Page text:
Colorado’s county clerks want some leeway when it comes to providing early-voting locations during general elections because of costs, the turnout and the difficulty in securing locations and judges.

Arapahoe County Clerk Matt Crane said the data suggests the first week could be eliminated – his county spent $52 per vote over those six days. But he said one option for Arapahoe might be reducing locations for that first week from 11 to just the clerk’s office and the four Motor Vehicle offices.

Martha Tierney, the attorney for the Colorado Democratic Party and a commission member, opposed the reductions.

“We saw two- and three-hour lines (on Election Day),” she said. “Let’s not forget that.”

The discussion about polling centers was the lone topic of discussion Tuesday at the fourth meeting of the Bipartisan Election Advisory Commission, which was created by Colorado Secretary of State Wayne Williams with support from legislators and others concerned with elections. The goal of the commission is to come up with solutions to fix election problems identified by Williams, his staff and others.

Williams told the group that he believes the data “clearly shows” that the present number of sites is excessive, but he doesn’t think the first week should be eliminated.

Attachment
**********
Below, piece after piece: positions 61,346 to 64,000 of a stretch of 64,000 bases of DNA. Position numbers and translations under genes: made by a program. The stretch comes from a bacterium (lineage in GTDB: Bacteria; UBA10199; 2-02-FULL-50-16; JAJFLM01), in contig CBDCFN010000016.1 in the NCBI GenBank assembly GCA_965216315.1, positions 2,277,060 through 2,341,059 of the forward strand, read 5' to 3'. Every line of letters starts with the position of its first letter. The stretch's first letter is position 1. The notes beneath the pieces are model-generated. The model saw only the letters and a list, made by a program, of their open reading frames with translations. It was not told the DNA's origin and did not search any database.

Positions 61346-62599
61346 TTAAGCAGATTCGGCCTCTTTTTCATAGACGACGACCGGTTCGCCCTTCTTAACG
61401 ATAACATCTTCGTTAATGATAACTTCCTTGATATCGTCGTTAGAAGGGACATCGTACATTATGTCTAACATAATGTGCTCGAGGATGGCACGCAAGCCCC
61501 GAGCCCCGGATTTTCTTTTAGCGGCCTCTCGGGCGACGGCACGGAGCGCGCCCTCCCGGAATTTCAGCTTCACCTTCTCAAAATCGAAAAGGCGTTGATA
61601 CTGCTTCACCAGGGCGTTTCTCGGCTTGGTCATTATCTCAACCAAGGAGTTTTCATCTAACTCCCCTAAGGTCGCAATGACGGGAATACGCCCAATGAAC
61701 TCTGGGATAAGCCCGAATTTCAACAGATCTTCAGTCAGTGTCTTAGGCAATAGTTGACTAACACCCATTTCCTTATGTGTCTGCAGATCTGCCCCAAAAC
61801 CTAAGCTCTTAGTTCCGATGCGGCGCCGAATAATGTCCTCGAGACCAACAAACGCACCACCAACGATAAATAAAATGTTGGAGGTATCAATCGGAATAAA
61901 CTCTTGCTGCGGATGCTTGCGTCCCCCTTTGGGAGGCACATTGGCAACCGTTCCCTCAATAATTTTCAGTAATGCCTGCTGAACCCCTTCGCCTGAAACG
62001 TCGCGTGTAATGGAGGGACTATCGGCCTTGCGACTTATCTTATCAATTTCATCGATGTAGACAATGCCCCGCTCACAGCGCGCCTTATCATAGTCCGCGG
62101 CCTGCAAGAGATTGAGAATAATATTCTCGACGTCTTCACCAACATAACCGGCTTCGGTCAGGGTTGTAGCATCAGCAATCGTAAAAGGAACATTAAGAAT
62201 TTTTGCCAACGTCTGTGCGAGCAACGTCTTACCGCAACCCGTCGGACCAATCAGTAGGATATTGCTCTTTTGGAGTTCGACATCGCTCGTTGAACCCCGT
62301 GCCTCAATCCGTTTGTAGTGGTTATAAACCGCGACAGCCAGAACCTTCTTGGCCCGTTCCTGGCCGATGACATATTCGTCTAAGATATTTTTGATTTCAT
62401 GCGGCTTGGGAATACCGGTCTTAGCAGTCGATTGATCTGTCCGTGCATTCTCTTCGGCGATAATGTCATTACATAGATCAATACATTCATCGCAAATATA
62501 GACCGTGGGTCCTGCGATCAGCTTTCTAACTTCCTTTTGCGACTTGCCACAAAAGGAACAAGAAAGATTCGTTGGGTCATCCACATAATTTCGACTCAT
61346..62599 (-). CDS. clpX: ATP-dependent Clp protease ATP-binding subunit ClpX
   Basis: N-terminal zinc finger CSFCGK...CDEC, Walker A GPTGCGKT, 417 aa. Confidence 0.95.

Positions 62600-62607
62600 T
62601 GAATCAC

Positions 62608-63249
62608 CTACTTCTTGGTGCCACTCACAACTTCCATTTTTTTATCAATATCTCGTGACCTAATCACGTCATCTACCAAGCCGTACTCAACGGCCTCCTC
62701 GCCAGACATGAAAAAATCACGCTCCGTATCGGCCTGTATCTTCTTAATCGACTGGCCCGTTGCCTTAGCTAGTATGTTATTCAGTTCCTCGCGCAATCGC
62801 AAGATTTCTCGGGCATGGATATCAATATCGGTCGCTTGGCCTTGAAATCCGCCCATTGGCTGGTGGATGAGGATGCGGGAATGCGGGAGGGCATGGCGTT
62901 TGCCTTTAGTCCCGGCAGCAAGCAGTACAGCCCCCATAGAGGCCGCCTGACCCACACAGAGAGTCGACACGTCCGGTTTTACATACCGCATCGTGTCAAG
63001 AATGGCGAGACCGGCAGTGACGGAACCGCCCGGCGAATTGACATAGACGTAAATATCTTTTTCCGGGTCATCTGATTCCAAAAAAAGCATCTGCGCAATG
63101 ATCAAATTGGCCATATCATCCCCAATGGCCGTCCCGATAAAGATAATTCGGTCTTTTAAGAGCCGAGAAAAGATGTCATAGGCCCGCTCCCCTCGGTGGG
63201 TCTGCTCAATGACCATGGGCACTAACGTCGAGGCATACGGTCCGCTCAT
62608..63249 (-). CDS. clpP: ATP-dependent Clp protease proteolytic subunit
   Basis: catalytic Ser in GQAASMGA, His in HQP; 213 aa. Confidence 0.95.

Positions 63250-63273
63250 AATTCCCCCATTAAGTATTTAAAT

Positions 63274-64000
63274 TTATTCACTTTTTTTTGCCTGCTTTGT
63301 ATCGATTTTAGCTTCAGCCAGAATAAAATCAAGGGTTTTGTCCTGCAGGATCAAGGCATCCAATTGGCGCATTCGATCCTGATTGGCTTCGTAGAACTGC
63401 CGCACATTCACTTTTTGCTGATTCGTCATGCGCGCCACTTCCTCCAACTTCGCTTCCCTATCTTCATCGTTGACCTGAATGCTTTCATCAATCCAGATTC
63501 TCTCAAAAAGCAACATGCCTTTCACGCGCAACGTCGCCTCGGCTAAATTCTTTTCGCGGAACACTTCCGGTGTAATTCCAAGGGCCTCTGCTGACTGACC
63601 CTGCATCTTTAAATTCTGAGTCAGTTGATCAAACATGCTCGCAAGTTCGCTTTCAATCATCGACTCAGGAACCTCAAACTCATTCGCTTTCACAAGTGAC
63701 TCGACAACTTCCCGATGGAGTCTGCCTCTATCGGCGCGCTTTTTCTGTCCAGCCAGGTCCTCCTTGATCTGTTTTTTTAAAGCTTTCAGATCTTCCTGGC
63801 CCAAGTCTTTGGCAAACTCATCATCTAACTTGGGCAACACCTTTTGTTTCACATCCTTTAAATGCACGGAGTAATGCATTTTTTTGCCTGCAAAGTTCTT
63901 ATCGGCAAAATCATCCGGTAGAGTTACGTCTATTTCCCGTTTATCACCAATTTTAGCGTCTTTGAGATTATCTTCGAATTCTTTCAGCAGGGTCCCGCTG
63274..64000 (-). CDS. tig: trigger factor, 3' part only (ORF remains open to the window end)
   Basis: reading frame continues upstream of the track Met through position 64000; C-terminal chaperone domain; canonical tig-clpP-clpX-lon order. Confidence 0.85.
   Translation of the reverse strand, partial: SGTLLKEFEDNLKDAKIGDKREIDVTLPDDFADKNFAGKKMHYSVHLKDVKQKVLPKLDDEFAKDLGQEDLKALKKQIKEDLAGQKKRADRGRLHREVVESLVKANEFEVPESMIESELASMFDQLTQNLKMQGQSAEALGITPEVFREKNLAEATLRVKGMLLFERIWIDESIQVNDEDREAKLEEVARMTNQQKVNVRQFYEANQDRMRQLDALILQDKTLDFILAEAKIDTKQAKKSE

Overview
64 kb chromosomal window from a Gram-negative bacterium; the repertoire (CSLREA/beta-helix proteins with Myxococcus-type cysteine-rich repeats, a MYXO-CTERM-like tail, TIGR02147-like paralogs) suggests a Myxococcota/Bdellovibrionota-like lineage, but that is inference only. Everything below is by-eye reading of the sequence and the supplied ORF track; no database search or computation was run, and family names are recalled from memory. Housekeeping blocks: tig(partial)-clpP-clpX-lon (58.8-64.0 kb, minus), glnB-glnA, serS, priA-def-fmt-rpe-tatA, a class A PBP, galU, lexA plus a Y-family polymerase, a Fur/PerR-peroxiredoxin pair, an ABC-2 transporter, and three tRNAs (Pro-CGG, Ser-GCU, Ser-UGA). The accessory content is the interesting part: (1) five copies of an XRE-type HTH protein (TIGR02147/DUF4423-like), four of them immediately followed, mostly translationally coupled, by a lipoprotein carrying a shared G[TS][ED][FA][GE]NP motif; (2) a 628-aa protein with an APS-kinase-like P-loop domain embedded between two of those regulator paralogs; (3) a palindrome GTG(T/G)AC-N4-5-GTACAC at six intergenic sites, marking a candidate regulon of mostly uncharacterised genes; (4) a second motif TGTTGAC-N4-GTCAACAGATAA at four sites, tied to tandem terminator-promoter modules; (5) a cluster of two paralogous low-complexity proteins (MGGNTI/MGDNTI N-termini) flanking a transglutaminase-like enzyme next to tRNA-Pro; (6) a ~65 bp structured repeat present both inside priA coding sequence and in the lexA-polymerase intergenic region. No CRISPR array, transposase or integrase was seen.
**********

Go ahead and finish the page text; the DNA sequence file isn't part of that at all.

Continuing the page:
Read more$52 per vote? County clerks explore changing early-voting requirements

Arapahoe County voter: “textbook perfect”

Chris Green praised Colorado's voting system after he had to change his registration.
Chris Green praised Colorado’s voting system after he had to change his registration.

Chris Green recently moved from Aurora to Centennial, changed his voter registration and left town for two weeks.

The 51-year-old said he had never moved so close to an election before so he was a little unsure how it would work out. But when he returned over the weekend he found his ballot in his mailbox, along with the “Blue Book” to help inform him how to vote on the ballot questions.

“I was also able to easily drive by a drop box at the Greenwood Village City Hall on my way to work this morning to submit my ballot in a matter of minutes,” he wrote in an e-mail Tuesday to the Colorado secretary of state.

Arapahoe County Clerk Matt Crane and his elections director, Jennifer Morrell, with one of their ballot envelopes.